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Apparent contradiction in article
The etymology section of the article says the word comes from the Latin capsa - "from the original sense of a box or a chest, the word came to refer to a sum of money such as was or might be contained in one." Then later the article says it came from the name of a South Indian monetary unit. These explanations do not make sense together. It appears that the article is talking about homonyms, but this could be clearer. PubliusFL 02:50, 30 March 2007 (UTC)
Why not look into one of the old dictionaries:
CASH , s. A name applied by Europeans to sundry coins of low value in various parts of the Indies. The word in its original form is of extreme antiquity, "Skt. karsha . . . a weight of silver or gold equal to 1⁄400 of a Tulā" (Williams, Skt. Dict.; and see also a Note on the Kārsha, or rather kārshāpaṇa, as a copper coin of great antiquity, in E. Thomas's Pathân Kings of Delhi, 361-362). From the Tam. form kāsu, or perhaps from some Konkani form which we have not traced, the Portuguese seem to have made caixa, whence the English cash. In Singalese also kāsi is used for 'coin' in general. The English term was appropriated in the monetary system which prevailed in S. India up to 1818; thus there was a copper coin for use in Madras struck in England in 1803, which bears on the reverse, "XX Cash." A figure of this coin is given in Ruding. Under this system 80 cash=1 fanam, 42 fanams=1 star pagoda. But from an early date the Portuguese had applied caixa to the small money of foreign systems, such as those of the Malay Islands, and especially to that of the Chinese. In China the word cash is used, by Europeans and their hangers-on, as the synonym of the Chinese le and tsien, which are those coins made of an alloy of copper and lead with a square hole in the middle, which in former days ran 1000 to the liang or tael (q.v.), and which are strung in certain numbers on cords. [This type of money, as was recently pointed out by Lord Avebury, is a survival of the primitive currency, which was in the shape of an axe.] Rouleaux of coin thus strung are represented on the surviving bank-notes of the Ming dynasty (A.D. 1368 onwards), and probably were also on the notes of their Mongol predecessors.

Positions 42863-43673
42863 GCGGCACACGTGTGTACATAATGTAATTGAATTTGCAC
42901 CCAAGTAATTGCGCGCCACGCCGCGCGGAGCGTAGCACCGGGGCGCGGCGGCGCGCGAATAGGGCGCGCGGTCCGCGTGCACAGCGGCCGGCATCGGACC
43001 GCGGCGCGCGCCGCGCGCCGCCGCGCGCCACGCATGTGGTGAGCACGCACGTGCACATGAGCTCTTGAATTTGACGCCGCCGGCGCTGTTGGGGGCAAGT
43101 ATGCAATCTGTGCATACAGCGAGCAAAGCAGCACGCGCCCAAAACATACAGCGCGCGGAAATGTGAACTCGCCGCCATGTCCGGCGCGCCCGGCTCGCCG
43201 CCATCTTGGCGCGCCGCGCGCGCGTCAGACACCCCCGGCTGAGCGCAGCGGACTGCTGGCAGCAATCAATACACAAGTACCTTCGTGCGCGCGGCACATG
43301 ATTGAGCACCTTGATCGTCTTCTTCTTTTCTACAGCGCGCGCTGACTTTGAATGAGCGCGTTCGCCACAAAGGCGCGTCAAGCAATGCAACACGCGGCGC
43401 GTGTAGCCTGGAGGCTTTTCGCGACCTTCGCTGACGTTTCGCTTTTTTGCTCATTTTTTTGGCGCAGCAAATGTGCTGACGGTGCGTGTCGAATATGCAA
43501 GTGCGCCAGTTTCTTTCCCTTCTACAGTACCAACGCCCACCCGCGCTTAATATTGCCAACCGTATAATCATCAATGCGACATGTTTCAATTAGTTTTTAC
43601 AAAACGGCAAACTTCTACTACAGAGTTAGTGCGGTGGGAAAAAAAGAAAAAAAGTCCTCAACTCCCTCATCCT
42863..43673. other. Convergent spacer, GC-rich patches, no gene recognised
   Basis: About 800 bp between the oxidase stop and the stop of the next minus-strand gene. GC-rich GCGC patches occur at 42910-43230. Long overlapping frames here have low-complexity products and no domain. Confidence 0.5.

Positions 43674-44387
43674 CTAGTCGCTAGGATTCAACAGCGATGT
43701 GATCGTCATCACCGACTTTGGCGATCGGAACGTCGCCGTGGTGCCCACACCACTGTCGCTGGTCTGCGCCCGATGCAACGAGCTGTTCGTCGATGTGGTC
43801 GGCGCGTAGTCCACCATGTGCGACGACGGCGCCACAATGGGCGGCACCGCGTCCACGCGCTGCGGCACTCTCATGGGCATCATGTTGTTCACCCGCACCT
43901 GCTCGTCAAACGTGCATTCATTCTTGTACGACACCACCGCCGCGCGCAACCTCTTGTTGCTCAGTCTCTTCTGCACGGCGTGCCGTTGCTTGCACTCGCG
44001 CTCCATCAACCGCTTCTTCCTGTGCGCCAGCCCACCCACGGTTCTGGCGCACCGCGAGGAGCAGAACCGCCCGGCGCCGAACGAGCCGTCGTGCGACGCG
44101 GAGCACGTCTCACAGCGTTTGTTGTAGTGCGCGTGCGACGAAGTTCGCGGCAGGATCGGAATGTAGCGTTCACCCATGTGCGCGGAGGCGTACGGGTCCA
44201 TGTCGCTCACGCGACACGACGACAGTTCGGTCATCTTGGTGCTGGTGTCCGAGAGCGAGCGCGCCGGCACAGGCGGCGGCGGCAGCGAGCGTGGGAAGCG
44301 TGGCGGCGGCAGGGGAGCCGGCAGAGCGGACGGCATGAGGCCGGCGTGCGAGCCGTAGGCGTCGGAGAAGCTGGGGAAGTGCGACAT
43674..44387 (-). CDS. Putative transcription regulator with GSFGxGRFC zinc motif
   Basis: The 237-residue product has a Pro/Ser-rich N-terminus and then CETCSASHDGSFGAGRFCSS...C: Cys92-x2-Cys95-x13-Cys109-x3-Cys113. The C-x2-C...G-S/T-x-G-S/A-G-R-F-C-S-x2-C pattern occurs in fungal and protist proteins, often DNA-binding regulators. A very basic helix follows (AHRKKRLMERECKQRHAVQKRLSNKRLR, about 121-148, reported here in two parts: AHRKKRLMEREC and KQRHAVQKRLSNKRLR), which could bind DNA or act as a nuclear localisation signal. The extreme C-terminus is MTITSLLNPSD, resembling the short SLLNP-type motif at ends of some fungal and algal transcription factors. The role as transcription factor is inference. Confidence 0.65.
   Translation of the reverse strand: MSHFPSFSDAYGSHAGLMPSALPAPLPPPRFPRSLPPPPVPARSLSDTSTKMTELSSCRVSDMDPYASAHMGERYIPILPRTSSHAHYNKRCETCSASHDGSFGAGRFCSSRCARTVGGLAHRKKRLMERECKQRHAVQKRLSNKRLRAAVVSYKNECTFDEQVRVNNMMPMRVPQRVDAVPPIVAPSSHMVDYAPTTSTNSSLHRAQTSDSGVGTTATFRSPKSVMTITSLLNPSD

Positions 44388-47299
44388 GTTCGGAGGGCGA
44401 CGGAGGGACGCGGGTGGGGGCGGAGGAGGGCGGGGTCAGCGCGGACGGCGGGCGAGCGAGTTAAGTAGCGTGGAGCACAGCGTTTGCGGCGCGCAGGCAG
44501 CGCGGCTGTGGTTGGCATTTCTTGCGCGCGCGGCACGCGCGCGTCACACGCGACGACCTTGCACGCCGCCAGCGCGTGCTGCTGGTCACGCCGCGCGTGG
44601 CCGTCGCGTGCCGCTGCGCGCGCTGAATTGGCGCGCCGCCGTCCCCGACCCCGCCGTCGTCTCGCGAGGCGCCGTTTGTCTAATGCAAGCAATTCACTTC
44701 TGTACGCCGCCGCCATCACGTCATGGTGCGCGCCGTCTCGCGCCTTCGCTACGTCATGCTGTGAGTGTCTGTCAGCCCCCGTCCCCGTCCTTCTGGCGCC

The existence of the distinct English word cash may probably have affected the form of the corruption before us. This word had a European origin from It. cassa, French caisse, 'the moneychest': this word in book-keeping having given name to the heading of account under which actual disbursements of coin were entered (see Wedgwood and N.E.D. s.v.). In Minsheu (2nd ed. 1627) the present sense of the word is not attained. He only gives "a tradesman's Cash, or Counter to keepe money in."
source: Yule, Henry, Sir. Hobson-Jobson: A glossary of colloquial Anglo-Indian words and phrases, and of kindred terms, etymological, historical, geographical and discursive. New ed. edited by William Crooke, B.A. London: J. Murray, 1903. http://dsal.uchicago.edu/cgi-bin/philologic/getobject.pl?c.0:1:421.hobson G.B. —Preceding unsigned comment added by 126.96.36.199 (talk) 13:19, 12 May 2010 (UTC)
- Or check out Oxford Dictionaries
- At any rate, most I have read do not attribute the English word to Indian, or indeed other Asian influences, but rather state that the Tamil reinforced usage a hundred years after the term was already in use.
- When in doubt, check Shakespeare - Henry V (1599), Act II Scene 1; "PISTOL. In cash most justly paid." Chaosdruid (talk) 13:38, 31 May 2012 (UTC)